WUSTL student wins National Law Review writing contest

Korean LLM student Heejung Park studying U.S. law

The National Law Review (NLR) has named Heejung Park, a master of laws (LLM) student at Washington University in St. Louis School of Law, a winner of its student writing contest. Park, who is from Korea, is studying U.S. law.

Park’s article, “Alternatives to International Criminal Justice — Restorative Justice and Peace Through Peaceful Means,” looks at different approaches to identifying the fundamental causes of crimes as well as addressing crime.

The NLR’s writing contest, open to all students enrolled at an accredited law school, typically is won by American law students.

Park selected his article topic based on his professional work and interests in human rights, peace and social enterprise.

“When I was working for an adoption agency and for the Ministry of Justice in South Korea, I naturally was exposed to issues involving human rights and peace,” Park says. “At that time, I became interested in human rights for prisoners and how to reduce the crime rate around the world.”

Peter K. Cramer, PhD, assistant dean of graduate programs, says Park is the kind of student the school is seeing more of — “a well-trained foreign lawyer who shares his or her expertise with the U.S. and international legal community while acquiring an LLM degree at Washington University.”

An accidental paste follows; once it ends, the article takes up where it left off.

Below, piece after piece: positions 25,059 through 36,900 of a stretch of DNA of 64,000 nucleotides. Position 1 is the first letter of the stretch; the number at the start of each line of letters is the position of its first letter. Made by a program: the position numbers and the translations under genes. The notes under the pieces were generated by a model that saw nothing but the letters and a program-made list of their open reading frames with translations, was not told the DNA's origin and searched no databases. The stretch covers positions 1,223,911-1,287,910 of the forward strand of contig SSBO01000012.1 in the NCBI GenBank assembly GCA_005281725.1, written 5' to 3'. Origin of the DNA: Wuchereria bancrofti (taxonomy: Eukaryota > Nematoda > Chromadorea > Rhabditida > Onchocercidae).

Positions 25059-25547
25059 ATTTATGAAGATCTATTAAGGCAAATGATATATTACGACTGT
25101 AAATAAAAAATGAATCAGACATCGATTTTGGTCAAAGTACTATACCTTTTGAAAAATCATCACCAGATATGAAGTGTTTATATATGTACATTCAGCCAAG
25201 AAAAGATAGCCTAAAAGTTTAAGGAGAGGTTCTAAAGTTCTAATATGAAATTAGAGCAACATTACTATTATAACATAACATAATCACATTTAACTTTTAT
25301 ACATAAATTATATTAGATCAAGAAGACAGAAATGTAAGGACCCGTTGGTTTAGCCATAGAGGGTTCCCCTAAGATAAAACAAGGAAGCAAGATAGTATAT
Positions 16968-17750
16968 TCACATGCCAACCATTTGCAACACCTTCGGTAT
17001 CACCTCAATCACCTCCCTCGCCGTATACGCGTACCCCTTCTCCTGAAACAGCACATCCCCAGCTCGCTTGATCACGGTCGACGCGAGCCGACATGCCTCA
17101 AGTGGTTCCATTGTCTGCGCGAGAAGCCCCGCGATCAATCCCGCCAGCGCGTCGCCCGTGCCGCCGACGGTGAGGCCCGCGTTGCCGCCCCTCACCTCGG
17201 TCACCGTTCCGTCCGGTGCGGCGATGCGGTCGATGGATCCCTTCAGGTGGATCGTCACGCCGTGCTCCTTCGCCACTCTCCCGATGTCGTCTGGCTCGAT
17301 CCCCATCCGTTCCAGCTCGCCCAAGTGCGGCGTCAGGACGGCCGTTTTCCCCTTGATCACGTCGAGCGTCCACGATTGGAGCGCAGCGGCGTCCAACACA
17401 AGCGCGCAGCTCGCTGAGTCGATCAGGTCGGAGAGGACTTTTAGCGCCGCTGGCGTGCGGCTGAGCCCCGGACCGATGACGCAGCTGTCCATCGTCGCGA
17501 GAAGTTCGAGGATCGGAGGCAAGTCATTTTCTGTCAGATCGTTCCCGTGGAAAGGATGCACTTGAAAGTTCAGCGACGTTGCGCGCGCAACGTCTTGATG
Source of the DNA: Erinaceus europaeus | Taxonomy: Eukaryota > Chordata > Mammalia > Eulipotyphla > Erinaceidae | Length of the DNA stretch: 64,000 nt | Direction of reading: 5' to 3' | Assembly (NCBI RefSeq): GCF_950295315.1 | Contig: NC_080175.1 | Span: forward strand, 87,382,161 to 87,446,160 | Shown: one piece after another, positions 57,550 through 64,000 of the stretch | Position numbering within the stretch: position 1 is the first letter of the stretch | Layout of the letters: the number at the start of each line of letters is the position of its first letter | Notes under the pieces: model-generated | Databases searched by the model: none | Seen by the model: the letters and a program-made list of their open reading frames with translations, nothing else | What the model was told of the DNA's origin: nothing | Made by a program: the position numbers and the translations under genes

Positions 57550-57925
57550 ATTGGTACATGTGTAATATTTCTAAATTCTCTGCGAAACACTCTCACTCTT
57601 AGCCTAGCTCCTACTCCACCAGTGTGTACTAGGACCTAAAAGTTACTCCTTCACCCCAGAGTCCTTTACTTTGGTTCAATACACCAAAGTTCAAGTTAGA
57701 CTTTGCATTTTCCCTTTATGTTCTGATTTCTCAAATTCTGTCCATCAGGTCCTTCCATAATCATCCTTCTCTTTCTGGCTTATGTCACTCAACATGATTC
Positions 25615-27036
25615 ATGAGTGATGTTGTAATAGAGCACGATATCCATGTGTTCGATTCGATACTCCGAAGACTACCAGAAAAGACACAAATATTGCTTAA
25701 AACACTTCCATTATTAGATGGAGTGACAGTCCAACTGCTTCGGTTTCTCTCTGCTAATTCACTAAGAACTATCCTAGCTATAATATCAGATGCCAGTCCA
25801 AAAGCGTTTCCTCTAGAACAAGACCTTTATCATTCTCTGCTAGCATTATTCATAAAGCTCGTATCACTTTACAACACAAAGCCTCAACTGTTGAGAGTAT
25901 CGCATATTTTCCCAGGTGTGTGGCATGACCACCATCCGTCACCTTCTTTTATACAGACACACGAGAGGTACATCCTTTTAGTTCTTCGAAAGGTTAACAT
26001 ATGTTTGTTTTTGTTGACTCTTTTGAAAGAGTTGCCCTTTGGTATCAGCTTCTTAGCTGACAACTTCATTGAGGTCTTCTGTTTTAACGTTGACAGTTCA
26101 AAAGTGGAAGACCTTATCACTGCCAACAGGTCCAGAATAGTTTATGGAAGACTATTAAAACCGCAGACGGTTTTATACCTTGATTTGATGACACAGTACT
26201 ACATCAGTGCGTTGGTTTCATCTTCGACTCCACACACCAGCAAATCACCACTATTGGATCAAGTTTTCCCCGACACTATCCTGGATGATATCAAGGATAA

“Thus, the LLM program is becoming a powerhouse for exchanging ideas and establishing international networks,” Cramer says.

WUSTL’s Master of Laws Program in U.S. Law gives students from around the world an opportunity to gain practical and theoretical knowledge of U.S. and international law while strengthening their ability to advocate for clients who have business dealings in the United States or with U.S. companies and firms.

International students who earn the LLM may take the bar exam in New York and 10 other states.

After completing his degree at WUSTL, Park plans to continue his study of U.S. law, focusing either on international criminal law or family law.

“Eventually, I hope to work with an NGO (non-governmental organization) or an international social enterprise on issues of justice and improving society,” Park says.

View Park’s complete NLR article at natlawreview.com/article/alternatives-to-international-criminal-justice-restorative-justice-and-peace-through-peacefu.

The NLR is a website featuring a monthly legal magazine paired with a database dedicated to providing authoritative legal analysis written by lawyers from many of the nation’s premier firms.